Ron Schwartz, president of Lionsgate Worldwide Home Entertainment, said that as consumer habits evolve, digital movie sales and rentals – electronic sellthrough (EST) and transactional video-on-demand (TVOD) — remain a priority. “We saw a significant increase in industry spending in this area in 2018, up 20%, and we will continue to collaborate with our retail partners on fresh ideas to keep consumer interest alive,” he said. “We see a large and growing market with multi-platform and specialty releases and will continue to build our leadership in this area.”
At the same time, Schwartz notes, “Disc sales remain robust … 4K UHD BD is rapidly gaining in popularity, as spend is on track to double this year versus last. We are committed to serving our audiences across the full spectrum of the digital and physical business and we will continue to be a first mover in adapting these businesses as they continue to evolve.”
For Bob Buchi, president of worldwide home media distribution at Paramount Pictures, 2018 was the year of 4K.
“More than 42 million homes now have a 4K Ultra HD television and roughly 400 titles are available on 4K Ultra HD Blu-ray Disc and over 600 on Digital 4K,” Buchi said. “The numbers keep growing and for good reason: 4K brings home entertainment to life like never before, delivering content that better represents filmmakers’ original vision. We’ve seen this play out with the week one 4K sales of Mission: Impossible — Fallout, which delivered our highest number of UHD discs sold, as well as the highest percentage of our physical sales ever.”
Disney’s Oldre agrees. “4K Ultra HD is a robust line of business for us and we’re experiencing healthy growth,” he said. “We continue to receive solid support from our physical retail partners and are confident it’s a market that our customers will continue to embrace given the format’s premier resolution.”
Catalog sales were another bright spot in 2018, Buchi said. “We’ve seen our digital catalog sales growing in markets around the world, including a 35% increase domestically through October, which indicates that more and more consumers have become comfortable with the format and are returning to the concept of building collections. In addition, physical catalog sales have exceeded our expectations, as we continue to make concerted efforts to celebrate anniversaries of classic titles and strategically promote films from our library.”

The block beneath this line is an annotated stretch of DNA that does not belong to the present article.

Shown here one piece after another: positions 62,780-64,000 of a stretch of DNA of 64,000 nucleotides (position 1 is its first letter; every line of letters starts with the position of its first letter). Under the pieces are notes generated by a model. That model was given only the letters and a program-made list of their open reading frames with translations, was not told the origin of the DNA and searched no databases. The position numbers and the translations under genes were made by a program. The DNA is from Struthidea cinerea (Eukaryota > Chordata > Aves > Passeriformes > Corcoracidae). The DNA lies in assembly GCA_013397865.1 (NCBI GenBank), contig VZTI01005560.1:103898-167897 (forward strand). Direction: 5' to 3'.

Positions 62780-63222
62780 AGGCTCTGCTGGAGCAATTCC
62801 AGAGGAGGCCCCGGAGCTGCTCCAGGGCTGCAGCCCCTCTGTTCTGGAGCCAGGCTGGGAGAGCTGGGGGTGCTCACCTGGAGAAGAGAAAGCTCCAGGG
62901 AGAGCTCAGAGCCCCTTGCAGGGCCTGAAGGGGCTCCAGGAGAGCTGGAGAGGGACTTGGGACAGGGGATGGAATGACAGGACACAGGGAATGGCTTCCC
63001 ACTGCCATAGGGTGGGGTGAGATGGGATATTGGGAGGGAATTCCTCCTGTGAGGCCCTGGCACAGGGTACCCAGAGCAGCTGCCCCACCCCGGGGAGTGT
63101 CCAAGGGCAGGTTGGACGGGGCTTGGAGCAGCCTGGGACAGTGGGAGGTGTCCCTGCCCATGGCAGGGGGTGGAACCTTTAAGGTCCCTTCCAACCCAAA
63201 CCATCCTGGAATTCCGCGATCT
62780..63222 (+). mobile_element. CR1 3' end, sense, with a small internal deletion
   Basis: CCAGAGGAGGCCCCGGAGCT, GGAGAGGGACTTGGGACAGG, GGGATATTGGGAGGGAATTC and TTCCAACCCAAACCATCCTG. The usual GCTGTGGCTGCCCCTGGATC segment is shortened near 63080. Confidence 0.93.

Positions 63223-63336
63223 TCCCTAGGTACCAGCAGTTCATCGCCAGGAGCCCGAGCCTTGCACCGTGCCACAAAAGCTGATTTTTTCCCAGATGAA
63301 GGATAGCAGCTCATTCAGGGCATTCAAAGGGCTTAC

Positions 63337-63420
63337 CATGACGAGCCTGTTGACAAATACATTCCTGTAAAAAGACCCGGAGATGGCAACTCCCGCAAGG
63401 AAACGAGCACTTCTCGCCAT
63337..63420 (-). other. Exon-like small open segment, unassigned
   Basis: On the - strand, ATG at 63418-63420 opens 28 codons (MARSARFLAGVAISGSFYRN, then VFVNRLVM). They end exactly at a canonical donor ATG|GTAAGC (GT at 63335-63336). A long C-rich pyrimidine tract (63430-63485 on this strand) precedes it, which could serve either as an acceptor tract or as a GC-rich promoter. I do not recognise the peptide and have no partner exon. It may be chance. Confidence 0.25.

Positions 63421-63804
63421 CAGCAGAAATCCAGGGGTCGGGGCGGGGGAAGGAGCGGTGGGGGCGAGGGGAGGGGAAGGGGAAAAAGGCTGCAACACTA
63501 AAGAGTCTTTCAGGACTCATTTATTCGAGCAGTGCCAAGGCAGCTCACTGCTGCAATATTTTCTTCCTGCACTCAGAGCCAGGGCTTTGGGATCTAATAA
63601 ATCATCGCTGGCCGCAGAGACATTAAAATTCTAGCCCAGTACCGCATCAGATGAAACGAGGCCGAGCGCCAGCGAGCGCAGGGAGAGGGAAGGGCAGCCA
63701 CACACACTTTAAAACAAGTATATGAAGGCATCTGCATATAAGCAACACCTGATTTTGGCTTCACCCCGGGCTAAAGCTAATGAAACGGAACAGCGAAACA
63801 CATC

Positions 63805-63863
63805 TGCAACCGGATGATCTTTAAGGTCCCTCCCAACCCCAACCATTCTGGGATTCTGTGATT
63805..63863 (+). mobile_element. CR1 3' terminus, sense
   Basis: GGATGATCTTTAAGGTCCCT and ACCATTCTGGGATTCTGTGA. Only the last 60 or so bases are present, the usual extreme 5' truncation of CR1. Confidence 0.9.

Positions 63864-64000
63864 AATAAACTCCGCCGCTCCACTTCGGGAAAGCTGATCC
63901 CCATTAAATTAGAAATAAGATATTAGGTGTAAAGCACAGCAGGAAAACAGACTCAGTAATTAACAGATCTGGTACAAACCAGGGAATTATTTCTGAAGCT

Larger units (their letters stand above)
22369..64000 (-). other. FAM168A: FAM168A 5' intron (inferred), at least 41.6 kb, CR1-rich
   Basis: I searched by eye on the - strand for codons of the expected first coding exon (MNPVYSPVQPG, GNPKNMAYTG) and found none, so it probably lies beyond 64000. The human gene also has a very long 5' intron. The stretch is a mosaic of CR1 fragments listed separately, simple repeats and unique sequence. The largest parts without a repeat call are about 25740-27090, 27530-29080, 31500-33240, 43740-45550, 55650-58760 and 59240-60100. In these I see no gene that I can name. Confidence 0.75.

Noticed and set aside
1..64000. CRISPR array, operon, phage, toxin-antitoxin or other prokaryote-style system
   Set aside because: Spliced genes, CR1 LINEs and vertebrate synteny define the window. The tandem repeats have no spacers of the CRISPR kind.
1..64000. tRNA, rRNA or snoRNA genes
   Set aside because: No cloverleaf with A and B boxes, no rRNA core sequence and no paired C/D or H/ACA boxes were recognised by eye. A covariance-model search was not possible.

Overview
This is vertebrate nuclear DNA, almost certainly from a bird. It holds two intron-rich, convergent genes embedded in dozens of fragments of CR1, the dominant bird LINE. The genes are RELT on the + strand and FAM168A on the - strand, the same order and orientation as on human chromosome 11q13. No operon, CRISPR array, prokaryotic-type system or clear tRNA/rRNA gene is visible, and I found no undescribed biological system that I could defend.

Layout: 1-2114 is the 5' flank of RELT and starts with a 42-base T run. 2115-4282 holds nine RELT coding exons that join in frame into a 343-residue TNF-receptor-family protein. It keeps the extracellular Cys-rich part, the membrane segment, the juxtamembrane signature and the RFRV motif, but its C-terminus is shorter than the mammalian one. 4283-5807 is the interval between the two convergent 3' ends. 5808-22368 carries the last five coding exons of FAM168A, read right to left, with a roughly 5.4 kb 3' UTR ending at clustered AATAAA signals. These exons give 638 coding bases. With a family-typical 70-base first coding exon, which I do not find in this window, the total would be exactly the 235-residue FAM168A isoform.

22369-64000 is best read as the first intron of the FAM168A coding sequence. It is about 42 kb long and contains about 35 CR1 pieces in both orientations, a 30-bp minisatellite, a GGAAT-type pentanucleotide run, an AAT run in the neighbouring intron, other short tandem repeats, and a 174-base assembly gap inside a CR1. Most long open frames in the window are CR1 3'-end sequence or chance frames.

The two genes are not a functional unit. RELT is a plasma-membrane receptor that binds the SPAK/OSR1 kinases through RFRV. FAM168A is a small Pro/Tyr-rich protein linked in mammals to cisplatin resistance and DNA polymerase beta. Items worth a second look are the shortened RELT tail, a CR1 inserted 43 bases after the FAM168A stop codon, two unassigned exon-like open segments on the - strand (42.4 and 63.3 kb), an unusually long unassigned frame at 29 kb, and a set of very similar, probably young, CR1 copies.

Retailers certainly did their part in pushing the transactional business. At Best Buy and Walmart, the emergence of 4K Ultra HD Blu-ray led to bigger disc sections and, in the case of Best Buy, placement back in the center of the store.
Redbox in 2018 relaunched its brand, which included some major ad campaigns and sponsorships, including the Redbox Bowl college football game on New Year’s Eve at Levi’s Stadium in Santa Clara, Calif. The company also revamped its loyalty program; negotiated more favorable distribution deals with studios; and expanded the availability of previously rented movies and video games at kiosks.
The Redbox On Demand digital service, meanwhile, celebrated its first birthday in December with a new app on Vizio SmartCast TVs. The company also expanded its selection to 12,000 titles, from 7,000 at launch. CEO Galen Smith in December told Media Play News that Redbox On Demand has “surpassed major milestones to become a real player in the competitive digital home entertainment space. We’re seeing hundreds of thousands of customers, including bringing back folks we haven’t seen in a while.”
FandangoNow, a business unit of movie-ticket seller Fandango, struck deals with most major studios that allow it to package movie rentals into “binge bundles” that let consumers watch multiple movies at a lower price. The new offering launched on the Labor Day weekend with more than 100 bundles.
FandangoNow also cross-promotes digital movie sales and rentals with ticket sales. In December, just before the holidays, consumers who spent $20 on FandangoNow received $8 toward a movie ticket.
In the end, studio executives agree, it all comes down to keeping consumers engaged — which requires constant work.
“From a functional solution like Movies Anywhere that allows consumers to build and enjoy a streamlined digital library, to premium viewing with 4K HDR, to story extensions through virtual reality and other emerging formats, keeping consumers invested and engaged requires constant experimentation and innovation,” says Fox’s Keith Feldman. “Our ongoing challenge is to exceed consumer expectations today and simultaneously deliver next-generation offerings that will continue that engagement in the future.”